Our Man in Havana


Our Man in Havana (1959) movie poster

(1959) dir. Carol Reed
viewed: 04/02/09

After reading the novel Our Man in Havana by Graham Greene on the recommendation of a friend, I thought it would be interesting to see this 1959 film version of the story.  Directed by Carol Reed, with whom I am obviously not familiar enough only having seen his classic noir thriller The Third Man (1949) (also adapted from Greene), the film is an interesting counterpoint to the more prior film.

The story is a great comedy of Cold War politics, in which an operative for the British government, here played by the pitch-perfect Noel Coward, seeks out a fellow countryman in Havana, a vacuum salesman and single father, played here by the brilliant Alec Guinness, to be a spy.  The whole thing is about how this poor fellow, needing money for his daughter’s care, gets pulled into this ridiculous situation.  And at the suggestion of his close friend, makes up stories, characters, other spies that he’s recruited, even drawing up a plan of some bizarre futuristic substation (modeled after one of his vacuum cleaners), to feed the hungry British spy circle.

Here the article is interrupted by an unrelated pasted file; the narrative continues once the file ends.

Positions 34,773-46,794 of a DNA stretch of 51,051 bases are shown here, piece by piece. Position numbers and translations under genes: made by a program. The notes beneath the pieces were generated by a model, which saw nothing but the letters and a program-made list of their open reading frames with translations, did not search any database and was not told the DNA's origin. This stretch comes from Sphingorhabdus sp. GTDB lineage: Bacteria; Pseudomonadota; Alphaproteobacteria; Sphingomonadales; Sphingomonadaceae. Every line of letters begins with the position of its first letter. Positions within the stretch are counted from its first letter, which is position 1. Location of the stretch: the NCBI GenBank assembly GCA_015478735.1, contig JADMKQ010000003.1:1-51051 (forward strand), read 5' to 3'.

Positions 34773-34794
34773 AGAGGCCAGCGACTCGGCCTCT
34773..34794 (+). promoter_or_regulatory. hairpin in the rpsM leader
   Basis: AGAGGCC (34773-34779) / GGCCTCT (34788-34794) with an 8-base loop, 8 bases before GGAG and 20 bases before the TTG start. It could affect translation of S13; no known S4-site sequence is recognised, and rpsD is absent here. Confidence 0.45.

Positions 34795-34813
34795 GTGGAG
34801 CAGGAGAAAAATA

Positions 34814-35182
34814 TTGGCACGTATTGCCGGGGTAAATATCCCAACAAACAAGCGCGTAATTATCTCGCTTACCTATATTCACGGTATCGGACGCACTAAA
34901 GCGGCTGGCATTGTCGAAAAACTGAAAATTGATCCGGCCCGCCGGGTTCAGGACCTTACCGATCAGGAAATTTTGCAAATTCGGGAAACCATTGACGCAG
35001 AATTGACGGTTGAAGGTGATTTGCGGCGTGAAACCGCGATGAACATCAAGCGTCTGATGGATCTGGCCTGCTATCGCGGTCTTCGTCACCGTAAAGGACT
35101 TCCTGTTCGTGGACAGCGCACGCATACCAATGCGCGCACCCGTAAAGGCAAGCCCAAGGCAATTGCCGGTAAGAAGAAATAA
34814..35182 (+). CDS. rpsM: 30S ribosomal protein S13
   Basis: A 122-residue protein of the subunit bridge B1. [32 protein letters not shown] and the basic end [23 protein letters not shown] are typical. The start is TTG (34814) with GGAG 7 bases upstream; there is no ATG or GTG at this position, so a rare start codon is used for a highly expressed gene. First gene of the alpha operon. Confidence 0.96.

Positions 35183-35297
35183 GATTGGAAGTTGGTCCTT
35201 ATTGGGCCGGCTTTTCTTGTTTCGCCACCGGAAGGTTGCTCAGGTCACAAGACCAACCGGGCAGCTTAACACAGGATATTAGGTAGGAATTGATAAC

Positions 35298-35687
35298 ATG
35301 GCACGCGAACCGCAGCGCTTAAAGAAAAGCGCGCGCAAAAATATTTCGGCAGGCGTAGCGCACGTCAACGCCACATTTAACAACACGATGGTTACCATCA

The book is very good and quite funny, and here is an example of an excellent filmic adaptation.  With Noel Coward, Alec Guinness, Burl Ives, Maureen O’Hara, Ernie Kovacs, and Ralph Richardson…it’s kind of like: how could you go wrong?  In the deft and intelligent hands of director Reed, and shot on location in Havana, only shortly after Castro’s revolution, it’s a prime sampling of top notch comic spy stuff.  While it’s not one of those “laugh out loud” or “falling out of your seats” sort of comedies, it’s clever and cutting and the performances are perfect.

And, like the novel (Greene adapted the screenplay himself), the film turns dark toward the end, when all the fantasy spy action gets a little too real, and everyone is believing, people start dying, and the line between the fiction and the actual become utterly enmeshed.

Again, I think this film might be an interesting contrast with Reed’s earlier Greene adaptation The Third Man because whereas that film plays on a more purely dark and villainous world, also shot on location exquisitely, we have this comic debunking and critique of the spy service and orginizational espionage.   It’s a great book, a great movie.

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